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Now we wait for devices to show up

Several years ago when PCI-Express was being developed, the technology was also being designed to support devices outside of the traditional computer enclosure. While "internal" PCI-Express took off, development and support for external devices was slow. This week, the PCI Special Interests Group (PCI-SIG) announced the availability of the PCI-Express external cable specification revision 1.0.

With the new specifications fully defined, cables will be developed for all PCI-Express link widths including: x1, x4, x8 and x16. This allows for devices such as external high-speed storage controllers, network or fabric interfaces and graphics adapters to use the technology.

According to PCI-SIG chairman Al Yanes, external PCI-Express products should now be in full development and show up on the market in less than a year. "This specification helps the industry create new products that will take PCIe technology out of the box – enabling PCIe solutions for IO expansion drawers, external graphics processors, tethered mobile docking, communications equipment and embedded applications,” said Yanes.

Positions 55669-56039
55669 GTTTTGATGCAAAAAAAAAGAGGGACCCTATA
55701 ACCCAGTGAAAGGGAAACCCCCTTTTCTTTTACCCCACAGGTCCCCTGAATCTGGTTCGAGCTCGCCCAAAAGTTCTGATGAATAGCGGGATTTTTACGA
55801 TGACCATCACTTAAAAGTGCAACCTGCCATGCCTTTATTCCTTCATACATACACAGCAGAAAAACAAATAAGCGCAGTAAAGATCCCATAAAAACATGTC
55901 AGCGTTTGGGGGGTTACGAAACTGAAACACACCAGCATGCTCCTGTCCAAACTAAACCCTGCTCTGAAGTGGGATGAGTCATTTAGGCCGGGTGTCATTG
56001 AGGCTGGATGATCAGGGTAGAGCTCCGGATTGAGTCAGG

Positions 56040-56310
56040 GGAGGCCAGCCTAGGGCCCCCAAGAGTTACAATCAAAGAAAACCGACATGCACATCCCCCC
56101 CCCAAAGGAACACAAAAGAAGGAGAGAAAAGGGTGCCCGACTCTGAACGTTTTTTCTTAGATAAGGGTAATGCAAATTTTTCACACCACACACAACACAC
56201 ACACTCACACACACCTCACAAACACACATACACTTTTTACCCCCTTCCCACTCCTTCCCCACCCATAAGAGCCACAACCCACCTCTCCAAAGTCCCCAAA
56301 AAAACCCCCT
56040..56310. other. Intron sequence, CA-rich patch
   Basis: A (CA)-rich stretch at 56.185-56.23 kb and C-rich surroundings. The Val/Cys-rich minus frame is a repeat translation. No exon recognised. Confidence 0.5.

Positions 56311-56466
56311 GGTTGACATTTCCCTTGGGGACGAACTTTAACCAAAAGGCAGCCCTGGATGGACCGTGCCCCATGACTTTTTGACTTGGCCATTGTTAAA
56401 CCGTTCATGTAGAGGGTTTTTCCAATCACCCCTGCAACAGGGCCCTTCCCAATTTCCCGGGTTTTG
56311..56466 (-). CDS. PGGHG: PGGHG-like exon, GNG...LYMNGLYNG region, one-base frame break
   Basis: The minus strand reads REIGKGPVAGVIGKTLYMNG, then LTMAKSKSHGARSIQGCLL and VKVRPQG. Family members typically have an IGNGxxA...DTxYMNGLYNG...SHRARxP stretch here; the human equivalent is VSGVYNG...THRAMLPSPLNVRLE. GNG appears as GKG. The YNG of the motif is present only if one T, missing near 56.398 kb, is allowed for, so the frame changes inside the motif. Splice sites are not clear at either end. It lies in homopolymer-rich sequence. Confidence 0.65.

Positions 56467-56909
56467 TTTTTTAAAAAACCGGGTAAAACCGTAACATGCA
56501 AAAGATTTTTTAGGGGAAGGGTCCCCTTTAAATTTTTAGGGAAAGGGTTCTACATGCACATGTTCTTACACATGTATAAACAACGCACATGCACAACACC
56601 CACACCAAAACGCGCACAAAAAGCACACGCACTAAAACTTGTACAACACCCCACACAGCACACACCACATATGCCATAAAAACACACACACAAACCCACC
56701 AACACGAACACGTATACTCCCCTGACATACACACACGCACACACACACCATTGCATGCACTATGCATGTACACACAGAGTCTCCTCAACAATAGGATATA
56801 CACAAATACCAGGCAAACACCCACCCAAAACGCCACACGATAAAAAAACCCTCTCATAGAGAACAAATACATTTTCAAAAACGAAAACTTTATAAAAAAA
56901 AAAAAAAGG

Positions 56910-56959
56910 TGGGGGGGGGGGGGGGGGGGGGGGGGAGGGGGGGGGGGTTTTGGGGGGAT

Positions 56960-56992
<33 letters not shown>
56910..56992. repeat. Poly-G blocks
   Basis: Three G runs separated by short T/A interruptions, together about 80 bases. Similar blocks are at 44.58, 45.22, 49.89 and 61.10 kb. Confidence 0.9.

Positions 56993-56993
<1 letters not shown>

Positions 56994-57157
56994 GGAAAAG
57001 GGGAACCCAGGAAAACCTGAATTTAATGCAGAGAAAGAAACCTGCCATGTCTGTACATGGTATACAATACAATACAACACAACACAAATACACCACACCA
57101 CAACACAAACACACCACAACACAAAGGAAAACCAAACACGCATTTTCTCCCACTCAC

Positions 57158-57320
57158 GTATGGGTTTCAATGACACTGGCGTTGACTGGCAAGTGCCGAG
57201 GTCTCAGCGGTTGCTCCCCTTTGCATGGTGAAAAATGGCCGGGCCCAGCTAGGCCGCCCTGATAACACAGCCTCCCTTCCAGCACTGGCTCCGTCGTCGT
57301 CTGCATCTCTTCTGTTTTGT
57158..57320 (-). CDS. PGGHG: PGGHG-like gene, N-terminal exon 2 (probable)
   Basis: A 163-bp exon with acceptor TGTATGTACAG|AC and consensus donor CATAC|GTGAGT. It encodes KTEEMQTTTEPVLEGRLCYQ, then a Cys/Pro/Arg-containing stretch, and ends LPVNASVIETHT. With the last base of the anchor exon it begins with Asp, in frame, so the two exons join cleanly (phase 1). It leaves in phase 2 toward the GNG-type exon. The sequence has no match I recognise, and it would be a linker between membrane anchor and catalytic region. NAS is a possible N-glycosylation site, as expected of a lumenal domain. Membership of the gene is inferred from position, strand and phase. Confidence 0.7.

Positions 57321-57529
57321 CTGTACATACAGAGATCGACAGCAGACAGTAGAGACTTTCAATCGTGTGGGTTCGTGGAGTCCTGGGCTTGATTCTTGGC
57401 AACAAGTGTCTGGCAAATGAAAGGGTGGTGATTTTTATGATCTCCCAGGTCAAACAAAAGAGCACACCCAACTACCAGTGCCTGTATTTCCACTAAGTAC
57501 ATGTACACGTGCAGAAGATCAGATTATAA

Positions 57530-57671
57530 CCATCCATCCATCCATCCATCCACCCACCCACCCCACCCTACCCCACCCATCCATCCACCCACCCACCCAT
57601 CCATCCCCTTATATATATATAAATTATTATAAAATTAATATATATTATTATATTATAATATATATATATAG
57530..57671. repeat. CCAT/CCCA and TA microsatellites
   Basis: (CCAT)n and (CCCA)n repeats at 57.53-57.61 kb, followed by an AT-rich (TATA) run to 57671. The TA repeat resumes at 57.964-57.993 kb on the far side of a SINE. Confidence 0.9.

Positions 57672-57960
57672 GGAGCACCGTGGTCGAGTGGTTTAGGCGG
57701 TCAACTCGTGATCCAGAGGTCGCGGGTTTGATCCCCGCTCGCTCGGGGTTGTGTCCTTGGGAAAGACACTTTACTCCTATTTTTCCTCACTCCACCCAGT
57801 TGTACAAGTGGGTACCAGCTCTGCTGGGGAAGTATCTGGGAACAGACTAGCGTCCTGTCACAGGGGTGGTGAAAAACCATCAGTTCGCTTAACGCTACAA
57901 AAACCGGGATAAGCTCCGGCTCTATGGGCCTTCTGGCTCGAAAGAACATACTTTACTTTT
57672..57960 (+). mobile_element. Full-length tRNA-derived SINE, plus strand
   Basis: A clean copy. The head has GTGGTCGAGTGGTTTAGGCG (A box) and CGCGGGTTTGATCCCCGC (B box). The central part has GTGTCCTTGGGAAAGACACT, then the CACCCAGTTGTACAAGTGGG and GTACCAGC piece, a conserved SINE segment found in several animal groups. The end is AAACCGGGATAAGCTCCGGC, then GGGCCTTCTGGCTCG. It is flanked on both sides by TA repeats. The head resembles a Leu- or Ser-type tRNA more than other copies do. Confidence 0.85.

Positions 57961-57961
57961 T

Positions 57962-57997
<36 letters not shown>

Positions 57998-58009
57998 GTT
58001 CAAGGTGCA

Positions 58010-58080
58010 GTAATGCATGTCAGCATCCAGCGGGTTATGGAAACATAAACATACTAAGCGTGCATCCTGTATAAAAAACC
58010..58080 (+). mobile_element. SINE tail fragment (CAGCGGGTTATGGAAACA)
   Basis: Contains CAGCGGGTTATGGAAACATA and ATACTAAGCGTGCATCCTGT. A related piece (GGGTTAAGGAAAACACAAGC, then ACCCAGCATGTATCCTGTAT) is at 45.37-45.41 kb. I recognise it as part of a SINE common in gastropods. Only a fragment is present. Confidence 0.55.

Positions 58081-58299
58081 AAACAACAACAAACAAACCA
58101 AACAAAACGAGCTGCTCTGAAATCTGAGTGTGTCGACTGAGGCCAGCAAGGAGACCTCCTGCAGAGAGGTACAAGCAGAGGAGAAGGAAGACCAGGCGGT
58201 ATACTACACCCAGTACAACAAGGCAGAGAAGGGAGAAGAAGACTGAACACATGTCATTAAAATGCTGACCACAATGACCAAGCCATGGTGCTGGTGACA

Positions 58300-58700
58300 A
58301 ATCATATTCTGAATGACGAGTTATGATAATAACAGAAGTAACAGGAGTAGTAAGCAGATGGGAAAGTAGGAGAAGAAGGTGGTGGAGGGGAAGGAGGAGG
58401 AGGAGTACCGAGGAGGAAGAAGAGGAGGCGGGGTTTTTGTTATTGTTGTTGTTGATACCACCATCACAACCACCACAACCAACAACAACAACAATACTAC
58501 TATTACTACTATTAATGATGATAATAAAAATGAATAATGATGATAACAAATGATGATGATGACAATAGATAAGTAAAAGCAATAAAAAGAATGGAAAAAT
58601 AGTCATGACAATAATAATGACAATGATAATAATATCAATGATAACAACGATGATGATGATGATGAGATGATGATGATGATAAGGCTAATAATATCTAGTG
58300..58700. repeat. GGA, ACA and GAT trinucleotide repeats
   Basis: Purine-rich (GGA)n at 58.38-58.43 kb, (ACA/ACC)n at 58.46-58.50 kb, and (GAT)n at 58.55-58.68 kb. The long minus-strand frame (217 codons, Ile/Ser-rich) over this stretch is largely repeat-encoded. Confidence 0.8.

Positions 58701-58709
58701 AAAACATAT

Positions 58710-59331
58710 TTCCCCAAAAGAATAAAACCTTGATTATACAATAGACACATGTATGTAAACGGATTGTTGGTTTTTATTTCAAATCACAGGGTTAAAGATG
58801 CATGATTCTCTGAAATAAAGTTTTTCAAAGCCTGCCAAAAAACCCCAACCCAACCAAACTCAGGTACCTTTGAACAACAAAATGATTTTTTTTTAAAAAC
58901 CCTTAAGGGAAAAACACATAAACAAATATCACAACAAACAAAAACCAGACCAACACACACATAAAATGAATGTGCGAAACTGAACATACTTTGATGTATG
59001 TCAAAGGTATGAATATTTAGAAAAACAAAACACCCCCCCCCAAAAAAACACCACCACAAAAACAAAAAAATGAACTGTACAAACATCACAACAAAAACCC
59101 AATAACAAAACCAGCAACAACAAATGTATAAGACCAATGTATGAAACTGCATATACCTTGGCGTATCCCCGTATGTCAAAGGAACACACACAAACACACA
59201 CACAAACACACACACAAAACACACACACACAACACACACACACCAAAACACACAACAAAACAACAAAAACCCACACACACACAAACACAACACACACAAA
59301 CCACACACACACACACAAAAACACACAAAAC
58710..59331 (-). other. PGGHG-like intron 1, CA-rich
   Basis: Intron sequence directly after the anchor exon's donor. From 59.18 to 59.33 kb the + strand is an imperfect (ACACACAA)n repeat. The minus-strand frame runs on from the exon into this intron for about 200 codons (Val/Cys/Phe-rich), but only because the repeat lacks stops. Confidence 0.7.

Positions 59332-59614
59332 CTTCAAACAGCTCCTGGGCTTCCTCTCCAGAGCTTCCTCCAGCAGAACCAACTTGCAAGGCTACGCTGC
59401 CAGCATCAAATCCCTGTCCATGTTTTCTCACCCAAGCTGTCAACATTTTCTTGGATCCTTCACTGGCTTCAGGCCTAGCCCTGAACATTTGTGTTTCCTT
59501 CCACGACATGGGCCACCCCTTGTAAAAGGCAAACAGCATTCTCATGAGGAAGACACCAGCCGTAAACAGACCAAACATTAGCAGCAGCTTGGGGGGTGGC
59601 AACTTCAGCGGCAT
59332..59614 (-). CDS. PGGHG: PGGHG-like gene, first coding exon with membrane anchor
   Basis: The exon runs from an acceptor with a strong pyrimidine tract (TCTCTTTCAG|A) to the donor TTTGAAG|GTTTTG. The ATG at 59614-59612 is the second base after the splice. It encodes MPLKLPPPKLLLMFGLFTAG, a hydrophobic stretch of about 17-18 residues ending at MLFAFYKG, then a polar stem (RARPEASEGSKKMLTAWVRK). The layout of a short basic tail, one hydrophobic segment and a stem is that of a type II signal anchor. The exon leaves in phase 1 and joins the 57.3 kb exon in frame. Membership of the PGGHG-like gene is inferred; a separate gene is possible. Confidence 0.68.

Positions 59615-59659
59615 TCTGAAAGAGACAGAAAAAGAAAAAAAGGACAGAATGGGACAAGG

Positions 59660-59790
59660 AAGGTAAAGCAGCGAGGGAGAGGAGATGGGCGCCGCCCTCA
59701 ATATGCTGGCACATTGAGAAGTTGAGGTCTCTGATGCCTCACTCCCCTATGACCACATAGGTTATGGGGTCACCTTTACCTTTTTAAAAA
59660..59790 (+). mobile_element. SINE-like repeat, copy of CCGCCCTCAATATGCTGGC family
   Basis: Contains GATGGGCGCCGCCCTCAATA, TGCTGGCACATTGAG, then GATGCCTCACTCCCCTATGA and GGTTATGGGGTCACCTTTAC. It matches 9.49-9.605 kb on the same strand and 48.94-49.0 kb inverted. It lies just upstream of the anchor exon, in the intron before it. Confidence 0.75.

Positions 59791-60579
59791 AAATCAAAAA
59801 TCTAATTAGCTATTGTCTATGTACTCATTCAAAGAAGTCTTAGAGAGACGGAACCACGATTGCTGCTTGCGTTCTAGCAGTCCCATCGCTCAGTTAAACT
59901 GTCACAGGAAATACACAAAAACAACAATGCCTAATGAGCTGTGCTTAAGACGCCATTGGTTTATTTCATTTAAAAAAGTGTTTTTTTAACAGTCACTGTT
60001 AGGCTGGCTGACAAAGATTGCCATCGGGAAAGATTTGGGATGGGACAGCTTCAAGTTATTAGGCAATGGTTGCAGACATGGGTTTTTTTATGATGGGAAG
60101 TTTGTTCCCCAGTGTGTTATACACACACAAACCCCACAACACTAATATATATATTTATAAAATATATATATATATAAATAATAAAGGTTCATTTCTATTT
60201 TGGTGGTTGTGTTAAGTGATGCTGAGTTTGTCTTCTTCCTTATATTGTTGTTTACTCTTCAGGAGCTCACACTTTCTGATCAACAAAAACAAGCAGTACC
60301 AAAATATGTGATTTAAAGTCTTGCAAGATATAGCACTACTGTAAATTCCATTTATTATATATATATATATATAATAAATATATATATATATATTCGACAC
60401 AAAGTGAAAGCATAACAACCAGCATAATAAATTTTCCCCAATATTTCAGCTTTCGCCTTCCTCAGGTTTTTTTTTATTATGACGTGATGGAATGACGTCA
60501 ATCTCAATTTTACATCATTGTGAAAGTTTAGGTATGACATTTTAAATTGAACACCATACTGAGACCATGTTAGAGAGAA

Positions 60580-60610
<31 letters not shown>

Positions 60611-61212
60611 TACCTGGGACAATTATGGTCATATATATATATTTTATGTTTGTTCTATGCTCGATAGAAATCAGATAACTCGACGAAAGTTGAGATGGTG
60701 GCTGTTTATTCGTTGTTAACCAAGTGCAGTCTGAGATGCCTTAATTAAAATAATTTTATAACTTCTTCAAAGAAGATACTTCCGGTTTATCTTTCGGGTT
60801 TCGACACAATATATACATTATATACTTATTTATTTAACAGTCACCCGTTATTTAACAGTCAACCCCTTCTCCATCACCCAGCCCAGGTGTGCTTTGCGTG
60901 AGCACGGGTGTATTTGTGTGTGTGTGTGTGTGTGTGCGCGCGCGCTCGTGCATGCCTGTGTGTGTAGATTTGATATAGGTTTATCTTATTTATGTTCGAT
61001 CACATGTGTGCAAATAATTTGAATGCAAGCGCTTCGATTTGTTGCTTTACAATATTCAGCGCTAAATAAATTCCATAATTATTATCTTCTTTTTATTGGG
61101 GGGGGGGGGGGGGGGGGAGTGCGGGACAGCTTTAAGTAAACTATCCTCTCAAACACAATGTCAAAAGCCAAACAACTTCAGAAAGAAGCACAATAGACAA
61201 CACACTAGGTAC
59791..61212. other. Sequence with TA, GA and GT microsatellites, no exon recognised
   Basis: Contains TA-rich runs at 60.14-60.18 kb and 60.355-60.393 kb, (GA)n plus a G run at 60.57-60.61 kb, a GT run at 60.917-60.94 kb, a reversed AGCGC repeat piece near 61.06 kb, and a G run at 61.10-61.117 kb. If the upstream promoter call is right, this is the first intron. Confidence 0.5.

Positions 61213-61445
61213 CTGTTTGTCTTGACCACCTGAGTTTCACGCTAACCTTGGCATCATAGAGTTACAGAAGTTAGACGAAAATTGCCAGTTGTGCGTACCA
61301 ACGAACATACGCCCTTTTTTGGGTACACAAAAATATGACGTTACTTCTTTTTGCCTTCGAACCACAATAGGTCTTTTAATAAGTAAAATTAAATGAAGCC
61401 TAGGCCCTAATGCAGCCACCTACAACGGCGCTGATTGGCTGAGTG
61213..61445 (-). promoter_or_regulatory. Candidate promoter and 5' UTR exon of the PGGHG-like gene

External PCI-Express devices will be able to use signaling rates up to 2.5 gigatransfers per second (GT/sec). Of course, the host, adapter and cable must be able to support those speeds, but the future looks promising according to the specification's outline. Later on, 5GT/sec. rates will be possible. Some applications for this type of technology include stacking storage arrays together by using the external PCI-Express interconnect rather than relying on Gig-E networking.

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External GPE
By kuyaglen on 2/9/2007 2:13:53 PM , Rating: 5
External Graphics Processing Enclosure?
So my lanning rig could very well be a Sony Vaio 13.3" notebook with an external 8800GTX?

RE: External GPE
By Scabies on 2/9/2007 2:44:55 PM , Rating: 1
Someone has already made an expresscard - PCI-Express Enclosure (insert your card here)
read about it on engadget...